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  • Writer's picturetoats99377

Cancun...




I am not a beach person (too many people). I am not a water person (can’t swim). I am, however, a person who loves sunshine and warm weather (and a good book). 


That being said, Cancun, a haven for energetic spring breakers, wasn’t on my radar. I like a nice, all-inclusive resort as much as the next person, but there was a recent report about an uptick in cartel activity and some beheadings. Not great.


At the same time, we all know American media is good for blowing things out of proportion or painting with a broad brush (probably why people think Africa is a country, not a continent), so that was in the back of my mind as I researched places to visit in Mexico. I bought into what I saw in films and television, and believed the whole of Mexico was a dusty little country with shabby bars that sold warm beer (broad brush, remember?). I was all kinds of ignorant.  


Me and my ignorant self, fired up the old Google machine and searched for travel deals to Mexico. I had specific dates in mind and I wanted to fly nonstop, so I kept coming back to Cancun. I mean, cartels wouldn’t come in a tourist area just to behead folks, would they?


My friend, Google, and I, spent a lot of time in the research stage. I wanted to stay in the Hotel Zone, which was touristy and considered safe-er. I read about crime in the region and I came to the conclusion that I would be as safe there as I am in any major city in the US. So, I booked my first international solo trip. 


And before I go any further, this exploratory trip wasn’t a trial run for moving to Cancun, it was more of a temperature check. How would I feel being alone in a country where I didn’t speak the language? How would I be treated? Would I feel comfortable? Questions like that had to be answered before I really started to zero in on a location in Mexico.


As part of my preparation, I practiced Spanish at least 20 minutes every night before bed. I guess I thought Duolingo could work miracles. It could not–talk about the struggle bus. In school, last century, I took French and I did quite well, but I wouldn’t say I could have gone to France and held a full conversation with a native speaker. Yet, as I tried to learn Spanish, all of these French phrases and words came into my mind, and suddenly I knew how to conjugate verbs. I mixed up the languages and basically, as usual, I was a mess.


I kept at it though. By the time my travel date arrived, I progressed just a bit, but I wasn’t confident in my language skills. I just prayed that most people spoke English.


I was nervous during the flight. I didn’t think we were going to go down or doors would fly off, but I worried about what would happen when we landed? Would I know how to navigate the airport and immigration? Would I be able to find my driver?


Was I making a mistake?


After we landed and deplaned, I followed two women who looked like they knew what they were doing and where they were going. When they veered off to the bathroom, I followed a man who knew the ropes. I don’t know where my confidence went, but I managed to easily navigate the immigration process.


I didn’t check luggage so I bypassed the travelers who were forced to watch a conveyor belt go around and around, searching for their beat up possessions. Side note: use packing cubes and/or watch Youtube videos to learn how to become an efficient packer. Now, back to me. I stepped out of the airport and into the scorching sun, where countless drivers were waiting, holding signs with their passenger’s name. I’ll admit to feeling myself a little bit as I found my name and driver, and hopped in the air-conditioned car.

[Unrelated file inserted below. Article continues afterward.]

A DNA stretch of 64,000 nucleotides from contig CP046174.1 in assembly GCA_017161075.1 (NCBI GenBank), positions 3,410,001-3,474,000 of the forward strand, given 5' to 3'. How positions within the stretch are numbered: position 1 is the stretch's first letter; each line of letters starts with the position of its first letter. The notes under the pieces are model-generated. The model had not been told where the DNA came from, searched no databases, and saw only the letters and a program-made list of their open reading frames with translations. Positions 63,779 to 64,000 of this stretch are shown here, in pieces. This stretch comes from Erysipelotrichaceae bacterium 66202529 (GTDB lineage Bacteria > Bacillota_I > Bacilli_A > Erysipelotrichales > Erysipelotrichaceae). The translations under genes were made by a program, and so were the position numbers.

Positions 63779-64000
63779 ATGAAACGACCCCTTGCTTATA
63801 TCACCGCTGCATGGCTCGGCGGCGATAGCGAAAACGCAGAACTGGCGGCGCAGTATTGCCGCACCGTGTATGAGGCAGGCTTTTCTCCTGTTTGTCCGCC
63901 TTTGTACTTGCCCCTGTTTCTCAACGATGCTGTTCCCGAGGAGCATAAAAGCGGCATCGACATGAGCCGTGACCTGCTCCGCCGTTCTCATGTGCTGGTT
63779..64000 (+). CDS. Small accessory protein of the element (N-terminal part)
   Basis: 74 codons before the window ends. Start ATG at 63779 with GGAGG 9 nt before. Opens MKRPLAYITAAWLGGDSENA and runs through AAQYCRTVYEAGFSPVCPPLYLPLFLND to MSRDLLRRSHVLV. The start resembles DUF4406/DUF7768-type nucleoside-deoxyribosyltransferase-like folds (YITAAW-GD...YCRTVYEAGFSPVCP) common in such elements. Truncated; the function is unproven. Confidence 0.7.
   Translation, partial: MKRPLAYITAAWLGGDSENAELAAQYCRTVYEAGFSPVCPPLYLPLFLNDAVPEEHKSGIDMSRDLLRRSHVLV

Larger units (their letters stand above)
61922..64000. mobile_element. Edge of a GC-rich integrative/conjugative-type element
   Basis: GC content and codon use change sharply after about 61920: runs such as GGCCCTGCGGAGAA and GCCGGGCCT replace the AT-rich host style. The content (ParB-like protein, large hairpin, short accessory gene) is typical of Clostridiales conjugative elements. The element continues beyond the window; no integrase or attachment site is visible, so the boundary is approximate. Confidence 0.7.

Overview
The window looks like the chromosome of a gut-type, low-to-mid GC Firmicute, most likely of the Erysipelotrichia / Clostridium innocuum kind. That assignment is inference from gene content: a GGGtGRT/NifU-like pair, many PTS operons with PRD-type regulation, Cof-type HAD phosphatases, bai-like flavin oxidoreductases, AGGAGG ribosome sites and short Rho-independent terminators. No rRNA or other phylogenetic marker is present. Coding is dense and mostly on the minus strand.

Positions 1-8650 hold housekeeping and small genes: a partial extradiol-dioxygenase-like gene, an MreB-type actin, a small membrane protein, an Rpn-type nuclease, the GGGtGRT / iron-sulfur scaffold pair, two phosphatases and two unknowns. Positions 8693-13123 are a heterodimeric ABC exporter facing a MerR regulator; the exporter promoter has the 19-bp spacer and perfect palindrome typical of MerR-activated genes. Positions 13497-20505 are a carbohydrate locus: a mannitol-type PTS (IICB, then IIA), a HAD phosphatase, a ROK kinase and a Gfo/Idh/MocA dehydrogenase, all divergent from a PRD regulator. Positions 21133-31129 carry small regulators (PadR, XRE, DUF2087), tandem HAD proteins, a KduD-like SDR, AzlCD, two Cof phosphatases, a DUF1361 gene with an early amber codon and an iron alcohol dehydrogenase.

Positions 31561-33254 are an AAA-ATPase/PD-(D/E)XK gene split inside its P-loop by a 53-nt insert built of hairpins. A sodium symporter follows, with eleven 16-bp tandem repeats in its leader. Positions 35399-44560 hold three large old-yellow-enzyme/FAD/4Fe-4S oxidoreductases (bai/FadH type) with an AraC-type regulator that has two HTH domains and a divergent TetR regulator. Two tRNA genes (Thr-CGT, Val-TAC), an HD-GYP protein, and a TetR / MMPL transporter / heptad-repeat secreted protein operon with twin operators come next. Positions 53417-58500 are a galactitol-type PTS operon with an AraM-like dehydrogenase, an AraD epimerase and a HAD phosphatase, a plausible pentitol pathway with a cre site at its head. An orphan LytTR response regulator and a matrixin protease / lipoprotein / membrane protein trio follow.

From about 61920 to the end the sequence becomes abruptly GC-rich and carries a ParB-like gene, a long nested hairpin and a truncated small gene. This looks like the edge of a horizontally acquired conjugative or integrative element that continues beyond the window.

It was a beautiful drive from the airport to the resort–not a detached head in sight. Billboards touted “all you can eat” this or advertised some sort of special show. As the Hotel Zone came closer into view, it was easy to see how it got its name. Hotels and resorts all around, each with their own version of a grand entrance. Restaurants. My type of town.


There’s almost always that moment, right after my credit card is swiped, when I worry it will be rejected for some reason. I know I’m not the only person who has that second of doubt. Well, when we arrived at my hotel in Cancun, there was a security checkpoint where we had to stop and give my name. The guard checked a sheet as I prayed, “Please be there. Please be there.” After what seemed like minutes, he found my name and let us through. Whew.


The hotel was at the top of a hill, so I didn’t get a good view from the street level. When we arrived at the top, it was breathtaking! There were no windows or doors leading to the lobby, so it had great ventilation. While I checked in, a worker approached with a tray of ice cold beer and water–I chose the beer.


The room was nice, but not in an ideal location. It was on the ground level and the paranoid person who hides inside of me, worried about someone breaking in. But it was clean. The bathroom was a little weird with a toilet stall and a clear door, offering no privacy at all. 


During my entire stay, with the exception of the day I arrived and the day before I left, it rained. It was chilly. It was windy. I didn’t get to see much of anything outside of the hotel. The day before I was scheduled to leave, there was a brief reprieve and I managed to take a short walk between storms, which was nice, but I didn’t know much more about Mexico than I did before I arrived.  


Ultimately, I suppose my mission was accomplished. I wanted to see whether I could spend a few days alone, in a country where I didn’t speak the language, and survive. It was enough for me because I flew home with a renewed determination to do more research and figure out where exactly in Mexico I could not only survive, but thrive.


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